Colleagues from the Huntington’s Disease Association of England and Wales and I attended Parliament on 21st February, to meet Treasury Minister John Glen to discuss the difficult issues around access to insurance for people with a genetic risk for HD.
I know it’s an issue which provokes strong feelings in the HD community; getting life insurance is just one more battle in your personal war with the disease.
The Insurance Industry works, not on the basis of rights, but on the assessment of risk and it’s driven by the decisions of actuaries who spend their working lives calculating the statistical probability of you or I developing a given health condition. The decisions are inevitably weighted in favour of insurance companies; they are, after all, in the business of making money. Trust me when I say HD is not alone in experiencing the blunt end of this process.
Fifteen years ago my partner Raymond and I applied for joint life insurance and because we are both gay men, the process demanded we took an HIV test. It was an intrusive, embarrassing and unnecessarily clumsy piece of bureaucracy which failed to recognise a simple truth: membership of a particular group does not reliably predict individual risk. Neither Raymond nor I were any more at risk of contracting HIV than anyone else in the general population. By treating gay men differently than everyone else, insurers were guilty of discrimination. Fortunately, and largely because of the efforts of HIV charities, this practice has now stopped.
I believe people living with HD are also being treated differently than everyone else. I have to put my money on the table and state, this isn’t because insurers won’t insure people who have HD or demand higher premiums for those with the genetic risk willing to brave the potential rejection of the insurance market. Anyone with a health condition faces those challenges. What is crucially different for people who have HD is that they are not being offered the possibility of insurance against other health conditions like cancer or heart disease or diabetes and unfortunately having HD does not preclude you from developing any of those.
The insurance industry seems muddled in its understanding of the genetic risk of HD. We were contacted just this week by a young woman whose mother has HD. She hasn’t been tested and wants to put in place life insurance; several applications later she has not been accepted by a single insurer. Yet the simple fact is she is a healthy young woman who has only a statistical probability of having the HD gene and could easily be offered some level of insurance; even if she has to pay higher premiums, providing they are affordable, the resulting peace of mind is worth its weight in gold.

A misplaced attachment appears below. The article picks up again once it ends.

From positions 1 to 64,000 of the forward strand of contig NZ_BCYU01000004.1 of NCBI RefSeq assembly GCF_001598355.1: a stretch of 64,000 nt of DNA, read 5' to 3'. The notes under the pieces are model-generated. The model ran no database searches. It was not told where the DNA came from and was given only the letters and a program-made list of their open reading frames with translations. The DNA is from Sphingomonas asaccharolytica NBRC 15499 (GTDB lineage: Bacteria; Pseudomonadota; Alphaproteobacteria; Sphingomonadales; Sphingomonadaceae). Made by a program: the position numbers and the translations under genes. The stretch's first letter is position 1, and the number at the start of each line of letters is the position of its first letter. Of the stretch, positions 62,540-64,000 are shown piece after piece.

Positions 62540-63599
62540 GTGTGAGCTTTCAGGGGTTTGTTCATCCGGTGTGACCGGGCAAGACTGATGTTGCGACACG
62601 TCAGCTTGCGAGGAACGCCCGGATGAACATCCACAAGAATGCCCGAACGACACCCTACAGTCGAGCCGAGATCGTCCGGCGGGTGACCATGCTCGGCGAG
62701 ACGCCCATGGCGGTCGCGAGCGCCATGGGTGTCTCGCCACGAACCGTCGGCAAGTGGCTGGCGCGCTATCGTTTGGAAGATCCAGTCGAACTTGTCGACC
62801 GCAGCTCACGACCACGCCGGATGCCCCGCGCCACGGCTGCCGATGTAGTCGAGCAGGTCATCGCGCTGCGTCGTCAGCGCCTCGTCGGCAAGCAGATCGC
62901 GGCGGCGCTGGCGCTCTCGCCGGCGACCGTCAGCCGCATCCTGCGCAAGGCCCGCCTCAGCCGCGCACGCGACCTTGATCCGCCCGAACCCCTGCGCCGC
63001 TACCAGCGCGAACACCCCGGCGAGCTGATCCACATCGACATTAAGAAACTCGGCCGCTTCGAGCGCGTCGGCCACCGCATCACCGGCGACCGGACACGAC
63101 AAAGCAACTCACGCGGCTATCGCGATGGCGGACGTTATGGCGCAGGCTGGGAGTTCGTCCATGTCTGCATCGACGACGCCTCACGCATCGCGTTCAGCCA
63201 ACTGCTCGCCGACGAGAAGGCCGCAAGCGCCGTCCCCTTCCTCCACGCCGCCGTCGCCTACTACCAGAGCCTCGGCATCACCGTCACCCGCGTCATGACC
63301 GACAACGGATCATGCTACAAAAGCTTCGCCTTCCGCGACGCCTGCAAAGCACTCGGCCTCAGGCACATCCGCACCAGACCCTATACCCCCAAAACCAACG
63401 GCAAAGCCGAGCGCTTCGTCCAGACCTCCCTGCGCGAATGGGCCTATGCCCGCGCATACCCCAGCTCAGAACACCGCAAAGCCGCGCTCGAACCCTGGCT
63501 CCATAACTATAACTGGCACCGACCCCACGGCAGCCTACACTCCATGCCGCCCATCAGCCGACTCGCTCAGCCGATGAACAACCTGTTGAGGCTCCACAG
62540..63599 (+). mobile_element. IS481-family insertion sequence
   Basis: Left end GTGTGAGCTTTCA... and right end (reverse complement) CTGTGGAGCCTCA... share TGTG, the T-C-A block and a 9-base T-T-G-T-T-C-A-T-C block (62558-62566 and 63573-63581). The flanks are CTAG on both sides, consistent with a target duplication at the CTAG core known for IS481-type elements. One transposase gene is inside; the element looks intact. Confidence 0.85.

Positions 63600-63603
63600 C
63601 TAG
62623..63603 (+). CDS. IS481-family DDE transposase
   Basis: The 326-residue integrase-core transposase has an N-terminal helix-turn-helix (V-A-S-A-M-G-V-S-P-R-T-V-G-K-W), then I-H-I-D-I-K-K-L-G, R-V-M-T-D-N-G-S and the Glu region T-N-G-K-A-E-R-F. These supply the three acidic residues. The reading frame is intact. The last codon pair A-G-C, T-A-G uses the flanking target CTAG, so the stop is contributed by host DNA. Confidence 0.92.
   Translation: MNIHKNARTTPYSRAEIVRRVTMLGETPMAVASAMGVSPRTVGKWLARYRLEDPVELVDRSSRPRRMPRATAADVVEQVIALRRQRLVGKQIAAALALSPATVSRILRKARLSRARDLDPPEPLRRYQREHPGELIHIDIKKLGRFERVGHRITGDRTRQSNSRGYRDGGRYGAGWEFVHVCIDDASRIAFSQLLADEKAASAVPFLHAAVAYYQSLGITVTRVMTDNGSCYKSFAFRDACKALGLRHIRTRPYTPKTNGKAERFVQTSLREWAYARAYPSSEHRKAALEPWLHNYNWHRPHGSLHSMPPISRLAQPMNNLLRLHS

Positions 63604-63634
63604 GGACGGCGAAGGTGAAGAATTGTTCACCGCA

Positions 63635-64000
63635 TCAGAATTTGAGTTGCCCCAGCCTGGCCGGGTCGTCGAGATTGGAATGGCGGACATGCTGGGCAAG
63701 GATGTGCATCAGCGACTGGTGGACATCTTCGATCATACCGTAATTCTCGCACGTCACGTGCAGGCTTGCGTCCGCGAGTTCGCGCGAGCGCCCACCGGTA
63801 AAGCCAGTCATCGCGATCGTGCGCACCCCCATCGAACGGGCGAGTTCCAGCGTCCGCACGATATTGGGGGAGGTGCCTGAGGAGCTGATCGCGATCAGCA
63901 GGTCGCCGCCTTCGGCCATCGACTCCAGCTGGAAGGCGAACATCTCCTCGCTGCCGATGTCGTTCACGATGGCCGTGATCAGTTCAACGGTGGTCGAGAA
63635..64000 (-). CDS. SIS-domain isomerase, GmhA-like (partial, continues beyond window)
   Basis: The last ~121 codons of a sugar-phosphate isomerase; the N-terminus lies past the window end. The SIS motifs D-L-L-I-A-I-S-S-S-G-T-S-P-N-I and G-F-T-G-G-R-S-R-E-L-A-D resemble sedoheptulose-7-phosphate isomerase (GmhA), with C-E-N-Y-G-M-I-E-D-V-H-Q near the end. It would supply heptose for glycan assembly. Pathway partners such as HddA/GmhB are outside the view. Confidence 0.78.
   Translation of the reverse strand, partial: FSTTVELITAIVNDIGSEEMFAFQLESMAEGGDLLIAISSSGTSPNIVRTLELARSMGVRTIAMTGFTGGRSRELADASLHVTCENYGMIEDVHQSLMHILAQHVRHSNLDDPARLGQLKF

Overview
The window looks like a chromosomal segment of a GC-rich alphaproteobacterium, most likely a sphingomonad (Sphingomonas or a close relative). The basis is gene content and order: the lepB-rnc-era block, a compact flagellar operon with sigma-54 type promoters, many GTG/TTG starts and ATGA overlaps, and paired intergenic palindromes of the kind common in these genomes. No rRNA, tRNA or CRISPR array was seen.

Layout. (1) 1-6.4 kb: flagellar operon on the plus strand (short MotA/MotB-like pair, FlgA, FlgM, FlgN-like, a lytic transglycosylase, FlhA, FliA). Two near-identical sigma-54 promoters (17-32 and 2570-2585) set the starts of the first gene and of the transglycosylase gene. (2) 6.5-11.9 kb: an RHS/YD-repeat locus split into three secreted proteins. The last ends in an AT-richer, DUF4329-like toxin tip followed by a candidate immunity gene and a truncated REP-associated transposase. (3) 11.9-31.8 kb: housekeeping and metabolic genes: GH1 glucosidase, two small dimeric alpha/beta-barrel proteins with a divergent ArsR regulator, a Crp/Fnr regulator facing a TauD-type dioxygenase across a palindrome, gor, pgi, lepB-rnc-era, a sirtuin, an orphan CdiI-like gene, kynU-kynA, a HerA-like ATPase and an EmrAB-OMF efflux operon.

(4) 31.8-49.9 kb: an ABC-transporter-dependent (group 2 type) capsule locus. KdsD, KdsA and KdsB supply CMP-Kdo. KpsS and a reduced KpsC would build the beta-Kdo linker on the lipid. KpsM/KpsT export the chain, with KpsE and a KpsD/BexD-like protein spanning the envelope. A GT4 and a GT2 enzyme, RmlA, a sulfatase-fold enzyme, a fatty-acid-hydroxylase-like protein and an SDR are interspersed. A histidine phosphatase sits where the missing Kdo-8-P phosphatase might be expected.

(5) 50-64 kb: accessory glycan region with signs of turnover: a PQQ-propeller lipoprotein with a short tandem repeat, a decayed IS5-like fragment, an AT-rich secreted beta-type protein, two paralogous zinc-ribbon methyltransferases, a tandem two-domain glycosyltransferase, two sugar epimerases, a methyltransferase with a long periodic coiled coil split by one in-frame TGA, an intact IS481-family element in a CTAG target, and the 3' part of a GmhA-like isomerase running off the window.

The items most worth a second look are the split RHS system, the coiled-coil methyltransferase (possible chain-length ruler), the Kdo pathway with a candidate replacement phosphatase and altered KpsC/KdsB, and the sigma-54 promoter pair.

The solutions to this unacceptable state of affairs are varied. The insurance market itself could create more suitable insurance products and as I suggested earlier, they might limit cover to conditions other than HD. Products which cap the level of cover, even if at a higher cost, as long as they remain affordable would also make a difference. What might really help is if insurers invested time engaging with people living with HD and make an effort to understand the nuances of this complex condition so they are better able to make decisions. SHA and HDA think that the current moratorium on genetic conditions provides no meaningful protection and it hasn’t been reviewed since 2012. Undertaking a review in the light of what we have learned about the HD gene in the last six years would be a very positive step.
Is that enough? That largely depends on the response of the insurers and I think there is a more profound issue. The UK’s equalities law is a potent piece of legislation. Under it there is currently no protection for those with a genetic risk for HD. There is a legitimate debate about whether genetic status should be treated as a protected characteristic because insurance is only one area where people potentially face discrimination, but that’s another conversation. Meanwhile, for people with symptoms of HD there is protection, and the Equalities Act (2010) says, ‘You must not treat someone unfavourably because of something connected to their disability where you cannot show what you are doing is objectively justified.’ I am certain this would be a complex legal debate, but I think there is a testable legal principle. It is common for insurers to specify they will not cover suicide in people with depression and the same approach is applied to other health conditions, so why not apply the same principle in HD? I suspect it is because insurers have such a poor understanding of the condition they would rather simply be conservative.
The legality of their approach could be tested in two main ways. The Human Rights Commission could be invited to examine the issue and if they shared this view, could consider a test case. A private, civil action could be brought against an insurer who was deemed to have breached the equalities legislation, but neither route is straight forward.
Our best option now remains to engage with insurers and try to find a win win solution which results in better and fairer treatment of people with HD and in particular to press for changes to the Association of British Insurers voluntary moratorium. Perhaps in the midst of constructive conversations about the fairness of the existing system and the subsequent impact the penny might finally drop.